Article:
Africa: A Biography of the Continent
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"Awe-inspiring . . . a masterly synthesis."
--The New York Times Book Review
"Deeply penetrating, intensely thought-provoking and thoroughly informed . . . one of the most important general surveys of Africa that has been produced in the last decade." --The Washington Post
In 1978, paleontologists in East Africa discovered the earliest evidence of our divergence from the apes: three pre-human footprints, striding away from a volcano, were preserved in the petrified surface of a mudpan over three million years ago. Out of Africa, the world's most ancient and stable landmass, Homo sapiens dispersed across the globe. And yet the continent that gave birth to human history has long been woefully misunderstood and mistreated by the rest of the world.
In a book as splendid in its wealth of information as it is breathtaking in scope, British writer and photojournalist John Reader brings to light Africa's geology and evolution, the majestic array of its landforms and environments, the rich diversity of its peoples and their ways of life, the devastating legacies of slavery and colonialism as well as recent political troubles and triumphs. Written in simple, elegant prose and illustrated with Reader's own photographs, Africa: A Biography of the Continent is an unforgettable book that will delight the general reader and expert alike.
"Breathtaking in its scope and detail." --San Francisco Chronicle
feeds by preference on human rather than animal blood: Anopheles gambiae. This particular mosquito also prefers the kind of open, moist, and well-vegetated environments that people created as they began farming. Forest clearings increased the number of breeding places available to the mosquito. Indeed, Anopheles gambiae has been described as a ‘weed species’ proliferating in the gashes that farmers made in the natural environment.14 With the advance of agriculture Anopheles gambiae supplanted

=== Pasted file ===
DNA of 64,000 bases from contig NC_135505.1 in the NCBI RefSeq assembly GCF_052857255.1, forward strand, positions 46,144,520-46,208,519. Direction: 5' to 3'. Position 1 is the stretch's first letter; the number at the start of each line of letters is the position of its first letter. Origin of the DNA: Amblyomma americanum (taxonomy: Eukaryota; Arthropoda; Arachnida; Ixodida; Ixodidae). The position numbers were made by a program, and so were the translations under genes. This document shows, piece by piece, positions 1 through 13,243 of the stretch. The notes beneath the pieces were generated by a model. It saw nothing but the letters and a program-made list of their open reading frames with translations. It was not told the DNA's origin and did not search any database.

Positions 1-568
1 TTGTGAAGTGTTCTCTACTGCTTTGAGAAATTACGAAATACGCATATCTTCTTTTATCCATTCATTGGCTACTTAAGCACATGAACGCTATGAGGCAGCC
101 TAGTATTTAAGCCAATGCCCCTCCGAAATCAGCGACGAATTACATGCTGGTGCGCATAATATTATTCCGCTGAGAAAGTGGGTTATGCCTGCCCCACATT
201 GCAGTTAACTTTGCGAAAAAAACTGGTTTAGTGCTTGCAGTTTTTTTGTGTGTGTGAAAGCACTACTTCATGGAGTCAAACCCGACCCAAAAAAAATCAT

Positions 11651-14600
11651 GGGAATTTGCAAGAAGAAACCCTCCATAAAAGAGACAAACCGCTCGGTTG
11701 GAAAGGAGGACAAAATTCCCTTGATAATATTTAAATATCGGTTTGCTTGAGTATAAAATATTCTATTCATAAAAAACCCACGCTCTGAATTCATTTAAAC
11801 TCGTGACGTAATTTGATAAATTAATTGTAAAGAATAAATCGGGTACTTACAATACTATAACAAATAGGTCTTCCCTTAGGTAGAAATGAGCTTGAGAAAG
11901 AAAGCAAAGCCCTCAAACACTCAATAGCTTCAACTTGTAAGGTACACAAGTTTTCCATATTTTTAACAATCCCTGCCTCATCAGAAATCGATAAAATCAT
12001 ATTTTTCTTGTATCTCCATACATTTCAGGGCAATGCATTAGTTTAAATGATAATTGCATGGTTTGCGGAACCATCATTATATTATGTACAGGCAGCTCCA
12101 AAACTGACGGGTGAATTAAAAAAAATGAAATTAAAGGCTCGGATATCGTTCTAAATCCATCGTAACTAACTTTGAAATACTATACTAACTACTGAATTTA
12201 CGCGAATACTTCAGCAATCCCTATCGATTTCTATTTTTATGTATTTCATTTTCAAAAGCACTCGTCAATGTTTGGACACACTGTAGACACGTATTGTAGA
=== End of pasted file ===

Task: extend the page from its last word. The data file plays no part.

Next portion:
settlements, as well as between them. Houses on the highest terrace at the core of the Mapela settlement, for instance, were built with thick floors and walls – upper-class residences, they might be called, quite distinct from the flimsy wattle and daub dwellings of their neighbours. At Mapungubwe, ninety-seven individuals had been buried at random throughout the settlements at the foot of the hill; their skeletons were found in what had been cattle enclosures, living areas, and ash heaps.
Press Cambridge History of Africa see Oliver and Fage (eds.), 1975 – 86 Cameron, V.L., 1877, Across Africa, 2 vols., London Campbell, Bernard, 1983, Human Ecology, London, Heinemann Cann, R.L., Stoneking, M., and Wilson, A.C., 1987, ‘Mitochondrial DNA and human evolution’, Nature, 325, pp. 31 – 6 Cannadine, David, 1983, ‘The context, performance and meaning of ritual: the British monarchy and the “invention of tradition”, c. 1820 – 1977’, in Hobsbawm and Ranger, pp. 101 – 64 Cape Monthly
savanna grassland is actually stimulated by grazing.5 Grass plants subjected to moderate levels of grazing produced twice as much edible material as plants (of the same species) which were left untouched. And some grasses demonstrate an extraordinary ability to maintain their optimum production levels under conditions which a cattle farmer in temperate climes might have described as severe overcropping. The grass Kyllina nervosa, for instance, clipped daily, is capable of producing 11.6 grams of
Nubians had become rich and powerful from handling the resources of others. Predisposed towards the Egyptian model of centralized authority and power, the local Nubian rulers had created a powerful independent state by 1000 BC, known to the Egyptians as Kush. Once they had assumed total control of trading and cultural links, the kings of Kush subsequently became powerful enough to conquer even Egypt itself in 730 BC, where they ruled for more than sixty years – a period of Egyptian history known